Pilot Light

Inferno is a PR consultancy. This is not. This is Inferno’s blog.

Archive for October 2007

Pockets get sci-fi?

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What’s in his wallet?

Well well well. The future is not what it should have been. New airliners are marketed on the basis that they can cram more people into economy class and are quiet on takeoff, rather than blast you to Tokyo in style at Mach 3 (sigh). It seems as if existing stuff gets a little better or more connected. All so marginal.

However these small revolutions can come slowly and boringly but before you know it lives are made better. Anyone unlucky enough to use the Tube recently would have seen plenty of guff about Barclaycard OnePulse. Lame vistas of a future London (where the Battersea Power Station is defaced with a pointless windfarm etc) urge punters to get hip to the future of debt and rapacious fares by visting an uninteresting website. OnePulse combines a credit card with an Oyster card. You can make small payments in ‘participating’ shops by just touching it Oyster style and have one less card in your wallet.

So far, so pointless. However, proximity sensor payment cards like these have been around in Japan and other more advanced nations for a while and are somewhat nifty. Imagine rather than queuing to use a gob and grime covered ticket machine at Paddington while already late for a train, just waving your magic card at the gate – scanning your own paper and waving a card rather than waiting around, fumbling for change or getting your finger covered in obscene residues by tapping in a PIN on a grubby pad etc.

OnePulse is not it though. It is a credit card which we (or at least I know I) use far too much anyway and you’d have to be mental to use it for small purchases all the time. Now if a clever firm sold or licensed the technology to a wider variety of banks and there was a debit card version as well, that would be more interesting.


Written by pilotlight

26/10/2007 at 9:23 am

Posted in Advertising, Business, PR, Tech

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The future finally arrives?

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The better choice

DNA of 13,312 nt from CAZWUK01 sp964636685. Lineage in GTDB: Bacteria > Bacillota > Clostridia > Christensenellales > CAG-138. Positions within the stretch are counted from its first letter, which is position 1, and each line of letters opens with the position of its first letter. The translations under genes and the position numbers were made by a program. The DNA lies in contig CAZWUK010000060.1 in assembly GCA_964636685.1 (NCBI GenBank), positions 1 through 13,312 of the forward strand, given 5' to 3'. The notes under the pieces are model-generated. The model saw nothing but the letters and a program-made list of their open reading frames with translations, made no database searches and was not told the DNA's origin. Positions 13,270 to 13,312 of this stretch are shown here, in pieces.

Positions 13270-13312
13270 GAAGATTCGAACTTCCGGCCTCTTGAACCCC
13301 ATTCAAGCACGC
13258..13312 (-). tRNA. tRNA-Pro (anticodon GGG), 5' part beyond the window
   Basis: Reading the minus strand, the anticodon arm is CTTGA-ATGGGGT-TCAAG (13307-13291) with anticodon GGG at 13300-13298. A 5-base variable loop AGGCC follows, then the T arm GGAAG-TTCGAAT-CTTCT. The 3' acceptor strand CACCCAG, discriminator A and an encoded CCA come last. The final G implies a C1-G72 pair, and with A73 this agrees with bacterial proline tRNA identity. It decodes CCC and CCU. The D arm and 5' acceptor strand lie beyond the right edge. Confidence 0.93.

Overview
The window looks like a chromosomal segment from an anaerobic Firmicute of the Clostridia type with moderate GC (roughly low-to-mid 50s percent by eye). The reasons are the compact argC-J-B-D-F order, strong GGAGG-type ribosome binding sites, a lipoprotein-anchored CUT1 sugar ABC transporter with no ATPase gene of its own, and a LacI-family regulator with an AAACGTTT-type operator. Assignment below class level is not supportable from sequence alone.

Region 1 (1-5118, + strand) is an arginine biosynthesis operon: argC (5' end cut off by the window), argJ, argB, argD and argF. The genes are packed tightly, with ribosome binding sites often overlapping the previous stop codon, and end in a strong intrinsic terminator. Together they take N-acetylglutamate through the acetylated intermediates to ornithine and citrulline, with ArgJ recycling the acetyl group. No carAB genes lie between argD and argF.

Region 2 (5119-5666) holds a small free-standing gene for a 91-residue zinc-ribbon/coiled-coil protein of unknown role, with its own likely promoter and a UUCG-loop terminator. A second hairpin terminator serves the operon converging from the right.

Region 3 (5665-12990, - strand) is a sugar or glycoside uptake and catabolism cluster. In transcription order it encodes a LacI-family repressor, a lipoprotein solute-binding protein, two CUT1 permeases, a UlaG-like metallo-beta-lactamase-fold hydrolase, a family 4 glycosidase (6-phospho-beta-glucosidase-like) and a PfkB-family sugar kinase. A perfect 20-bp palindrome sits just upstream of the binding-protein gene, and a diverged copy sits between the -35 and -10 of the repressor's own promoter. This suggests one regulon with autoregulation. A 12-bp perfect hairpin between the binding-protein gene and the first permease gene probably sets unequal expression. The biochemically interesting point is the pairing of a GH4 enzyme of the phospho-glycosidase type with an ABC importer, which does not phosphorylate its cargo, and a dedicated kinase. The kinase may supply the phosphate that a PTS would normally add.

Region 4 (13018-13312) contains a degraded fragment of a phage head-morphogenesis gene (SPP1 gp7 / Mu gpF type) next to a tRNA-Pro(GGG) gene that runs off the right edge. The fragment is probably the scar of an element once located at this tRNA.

OK, so last night I had a life changing experience. Not on the scale of Santa Claus isn’t real, but one that got me thinking that FINALLY the digital revolution had delivered on its promise to me as a consumer.

I’d had a pretty busy day and was frankly knackered. I’d taken the opportunity of having the house to myself for the evening to slob out and carry on doing a few bits of work that I wanted to get out of the way. So, it hits 9pm and I decide I’ve had enough. I walk downstairs, get some food and throw myself into the sofa.

Then without any thought I pick up two remote controls: change channel and fire up Pink Floyd’s Dark Side of the Moon on my AppleTV. 30 minutes and an M&S chicken and mushroom risotto later – I’m chilled.

The moment when the album started I realised how glad I was I bought that little box. I didn’t have to boot up a laptop and go and turn on the PC upstairs containing the library. Didn’t have to think about where I had left my iPod or its audio cable. I didn’t even have to get off the sofa to find the CD. This was effortless: music as a utility in my living room. 300 albums in a tiny elegant box you’d struggle to find in the room if you didn’t know what you were looking for, and so simple a total technophobe could use it. I don’t even have to think about updating the library when I add something new – it all happens over WiFi.

For me, and this is a significant change in recent years, technology has to be in the background. I don’t want it taking over rooms in my house, or wasting my time, or getting me stressed. I just want it to deliver. I love my gadgets and am a bit of a geek, but now I’m getting bored with the hassle and clumsiness of it all.

Device manufacturers have a lot to learn from the AppleTV. It is not perfect, especially if you want film downloads (only US currently) or you don’t want to be tied to iTunes, but in every other respect, it is exactly what consumers should demand from digital devices in the home.

It’s going to be interesting to see how the AppleTV does and the way the consumer digital experience evolves, but the scariest thing of all is that other device categories are going backwards. I’ve owned several smart phones in the last 18 months, and all except my current one have been slow and crap at making phone calls, and none of them have been as reliable as my first phone from the early nineties…


Written by pilotlight

11/10/2007 at 9:16 am

Posted in Business, Tech, Web 2.0

Tagged with